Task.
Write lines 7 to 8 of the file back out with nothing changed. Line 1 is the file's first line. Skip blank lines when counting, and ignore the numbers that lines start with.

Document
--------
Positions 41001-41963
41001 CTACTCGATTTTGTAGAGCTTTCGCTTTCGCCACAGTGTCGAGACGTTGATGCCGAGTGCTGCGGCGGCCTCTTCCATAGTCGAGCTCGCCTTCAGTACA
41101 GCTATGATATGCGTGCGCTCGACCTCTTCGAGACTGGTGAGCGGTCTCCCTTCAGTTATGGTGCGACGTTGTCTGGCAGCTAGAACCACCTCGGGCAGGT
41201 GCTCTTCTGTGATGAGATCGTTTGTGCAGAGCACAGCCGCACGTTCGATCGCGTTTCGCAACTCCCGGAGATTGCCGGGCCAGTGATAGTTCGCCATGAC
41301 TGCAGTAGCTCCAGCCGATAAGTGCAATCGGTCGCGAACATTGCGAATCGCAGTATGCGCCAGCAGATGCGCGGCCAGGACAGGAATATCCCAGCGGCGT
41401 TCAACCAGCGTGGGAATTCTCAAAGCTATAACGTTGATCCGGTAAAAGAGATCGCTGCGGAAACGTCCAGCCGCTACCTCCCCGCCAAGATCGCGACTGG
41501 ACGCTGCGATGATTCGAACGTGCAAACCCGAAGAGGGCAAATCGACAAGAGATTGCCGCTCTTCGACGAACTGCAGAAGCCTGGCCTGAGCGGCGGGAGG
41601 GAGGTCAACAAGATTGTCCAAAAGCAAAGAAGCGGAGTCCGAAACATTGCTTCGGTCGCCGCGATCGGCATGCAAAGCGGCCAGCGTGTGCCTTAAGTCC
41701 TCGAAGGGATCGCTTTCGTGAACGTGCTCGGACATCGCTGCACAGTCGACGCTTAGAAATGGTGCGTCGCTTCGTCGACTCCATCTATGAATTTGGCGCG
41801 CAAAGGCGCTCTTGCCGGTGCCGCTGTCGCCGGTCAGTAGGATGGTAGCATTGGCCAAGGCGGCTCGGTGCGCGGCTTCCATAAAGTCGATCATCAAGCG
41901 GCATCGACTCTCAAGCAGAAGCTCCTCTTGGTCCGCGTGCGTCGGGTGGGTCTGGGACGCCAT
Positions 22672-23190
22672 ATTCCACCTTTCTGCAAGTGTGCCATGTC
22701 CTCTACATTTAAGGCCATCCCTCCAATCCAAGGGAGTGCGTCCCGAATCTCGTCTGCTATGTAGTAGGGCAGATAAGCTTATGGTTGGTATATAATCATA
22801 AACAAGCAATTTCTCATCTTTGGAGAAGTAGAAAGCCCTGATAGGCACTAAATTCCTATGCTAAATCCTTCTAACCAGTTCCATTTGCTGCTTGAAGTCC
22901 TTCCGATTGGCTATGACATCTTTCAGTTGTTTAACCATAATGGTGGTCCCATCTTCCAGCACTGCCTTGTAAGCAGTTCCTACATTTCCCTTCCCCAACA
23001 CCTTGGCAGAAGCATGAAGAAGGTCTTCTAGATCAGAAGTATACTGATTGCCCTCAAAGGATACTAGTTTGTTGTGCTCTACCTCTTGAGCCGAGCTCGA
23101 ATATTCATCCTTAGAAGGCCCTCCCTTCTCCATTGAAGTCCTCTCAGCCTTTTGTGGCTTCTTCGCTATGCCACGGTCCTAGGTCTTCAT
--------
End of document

41501 ACGCTGCGATGATTCGAACGTGCAAACCCGAAGAGGGCAAATCGACAAGAGATTGCCGCTCTTCGACGAACTGCAGAAGCCTGGCCTGAGCGGCGGGAGG
41601 GAGGTCAACAAGATTGTCCAAAAGCAAAGAAGCGGAGTCCGAAACATTGCTTCGGTCGCCGCGATCGGCATGCAAAGCGGCCAGCGTGTGCCTTAAGTCC